Why is Asperger's considered a form of autism?


by GreatEscapist
Tags: asperger, autism, considered, form
zoobyshoe
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#55
Jun8-10, 08:28 PM
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Quote Quote by Evo View Post
That's not OCD, OCD is a compulsion to do something, usually repetitively, even while you know it's crazy. Like tapping on door knobs until it feels right, jumping into the air when a plane flies over, placing your feet together pointing east when a toilet flushes.
I think she meant OCPD, not OCD. People often use the terms interchangably. People diagnosed with one often also have the other, so some people aren't aware there is a difference.
Evo
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#56
Jun8-10, 08:46 PM
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I could be accused of having OCPD except, I AM the only one qualified to get the work done, and I *must* do it myself if it is to get done correctly or at all. I would normally work 16 hours a day and exclude family and friends.

I don't think OCPD describes the violent outburst she described.
zoobyshoe
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#57
Jun8-10, 09:09 PM
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Quote Quote by Evo View Post
I could be accused of having OCPD except, I AM the only one qualified to get the work done, and I *must* do it myself if it is to get done correctly or at all. I would normally work 16 hours a day and exclude family and friends.
Hehehehehe.

I don't think OCPD describes the violent outburst she described.
In the true spirit of OCPD let's make a meticulous check and see what she actually said:

We all are a little OCD, but Aspie's go to the extreme- "IF YOU TOUCH MY VIDEO GAMES I. WILL. KILL. YOU."
"...but Aspie's go to the extreme..."

She is not ascribing the outburst to OCD or OCPD, but to Asperger's.
Evo
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#58
Jun9-10, 11:46 AM
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Quote Quote by zoobyshoe View Post
In the true spirit of OCPD let's make a meticulous check and see what she actually said:

"...but Aspie's go to the extreme..."

She is not ascribing the outburst to OCD or OCPD, but to Asperger's.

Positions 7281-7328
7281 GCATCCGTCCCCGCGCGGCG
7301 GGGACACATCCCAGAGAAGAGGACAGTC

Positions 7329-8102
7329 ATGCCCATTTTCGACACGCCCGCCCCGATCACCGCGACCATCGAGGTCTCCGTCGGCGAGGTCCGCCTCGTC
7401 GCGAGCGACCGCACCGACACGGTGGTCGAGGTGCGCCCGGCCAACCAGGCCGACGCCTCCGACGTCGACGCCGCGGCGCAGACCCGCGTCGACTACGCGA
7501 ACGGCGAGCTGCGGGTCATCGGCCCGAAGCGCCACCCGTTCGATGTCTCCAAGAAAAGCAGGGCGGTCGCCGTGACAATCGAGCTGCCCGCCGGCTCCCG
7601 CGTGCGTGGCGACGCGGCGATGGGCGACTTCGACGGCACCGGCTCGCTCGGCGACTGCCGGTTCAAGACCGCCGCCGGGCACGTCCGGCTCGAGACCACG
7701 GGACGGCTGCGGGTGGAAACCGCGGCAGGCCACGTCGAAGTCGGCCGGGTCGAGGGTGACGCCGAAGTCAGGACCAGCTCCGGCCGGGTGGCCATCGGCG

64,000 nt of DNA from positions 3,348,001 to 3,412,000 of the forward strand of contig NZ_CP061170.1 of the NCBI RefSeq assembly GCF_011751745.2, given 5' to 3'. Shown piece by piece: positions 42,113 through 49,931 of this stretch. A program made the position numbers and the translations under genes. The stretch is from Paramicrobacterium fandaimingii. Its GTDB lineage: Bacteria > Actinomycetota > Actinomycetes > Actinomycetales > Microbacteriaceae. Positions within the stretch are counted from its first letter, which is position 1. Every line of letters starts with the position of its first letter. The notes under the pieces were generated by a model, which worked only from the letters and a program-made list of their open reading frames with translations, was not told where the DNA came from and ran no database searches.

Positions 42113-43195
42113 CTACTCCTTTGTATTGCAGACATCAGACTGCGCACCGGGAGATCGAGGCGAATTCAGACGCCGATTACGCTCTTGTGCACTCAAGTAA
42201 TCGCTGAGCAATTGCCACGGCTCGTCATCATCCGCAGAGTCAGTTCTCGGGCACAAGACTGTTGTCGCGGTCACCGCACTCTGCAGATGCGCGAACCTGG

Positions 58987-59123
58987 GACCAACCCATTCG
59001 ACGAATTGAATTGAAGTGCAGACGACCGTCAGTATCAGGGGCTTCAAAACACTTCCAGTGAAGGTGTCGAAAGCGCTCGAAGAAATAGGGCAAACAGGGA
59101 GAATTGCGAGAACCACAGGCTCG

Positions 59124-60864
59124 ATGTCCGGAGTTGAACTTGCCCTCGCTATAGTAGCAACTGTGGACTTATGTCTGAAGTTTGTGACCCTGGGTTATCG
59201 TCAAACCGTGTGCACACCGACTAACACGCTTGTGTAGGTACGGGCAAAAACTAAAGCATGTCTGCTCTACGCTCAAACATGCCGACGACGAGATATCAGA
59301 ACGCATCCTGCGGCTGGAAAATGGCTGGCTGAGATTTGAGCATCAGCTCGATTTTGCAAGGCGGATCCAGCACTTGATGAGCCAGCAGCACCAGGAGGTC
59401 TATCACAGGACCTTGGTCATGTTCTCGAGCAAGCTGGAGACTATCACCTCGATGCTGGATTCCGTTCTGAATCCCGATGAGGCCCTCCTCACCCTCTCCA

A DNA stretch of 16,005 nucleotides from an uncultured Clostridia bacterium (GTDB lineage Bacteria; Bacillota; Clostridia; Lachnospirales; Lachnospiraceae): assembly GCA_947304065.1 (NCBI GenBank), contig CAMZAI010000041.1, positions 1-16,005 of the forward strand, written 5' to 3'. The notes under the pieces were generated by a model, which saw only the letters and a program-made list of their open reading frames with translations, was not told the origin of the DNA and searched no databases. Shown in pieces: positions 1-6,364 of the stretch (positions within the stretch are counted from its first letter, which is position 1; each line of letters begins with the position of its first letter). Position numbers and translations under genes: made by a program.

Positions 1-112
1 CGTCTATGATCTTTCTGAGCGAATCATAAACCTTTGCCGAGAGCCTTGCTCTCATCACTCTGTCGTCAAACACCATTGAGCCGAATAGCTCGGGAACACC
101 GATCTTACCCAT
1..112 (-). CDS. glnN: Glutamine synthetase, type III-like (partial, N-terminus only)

She also said "OCD develops because, honestly, that really is a part of Asperger's". Which I mistakenly took to mean that the OCD+Asperger's caused violent outbursts. The Aspie's I've known might have harbored anger, but were too conflicted (not really sure how to describe it) to have public outbursts. They always went out of their way to avoid showing emotions, or rather couldn't show them due to anxiety/fear.

I've tried to have them explain to me how they feel and view things, but they withdraw.
zoobyshoe
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#59
Jun9-10, 01:11 PM
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Quote Quote by mikekhogan447 View Post
Temple Grandin, a famous HFA, also speaks of a memory of concrete images and sensory impressions, rather like watching a movie. This eidetic proficiency might be the flip side of an extreme sensitivity to sensory information, which can lead to unpleasant sensory overload. The sensory impressions are not chunked, abstracted, or simplified.
Yesterday afternoon I re-read the chapter on Temple Grandin in An Anthropologist On Mars. The sensory distortions of her childhood were, as I thought earlier, amplifications of sensory imput to the point of pain, and (which I had forgot) anesthesia for certain sensory experiences. A kind of all or nothing imbalance.

Her eidetic memory consists of being able to replay sections of her past as if they were film clips, as you say. These film clips go back to infancy! The trouble with this method is that each clip is of a certain length as has to be played from start to finish. She can't cue them up anywhere she wants. She has to watch the whole episode.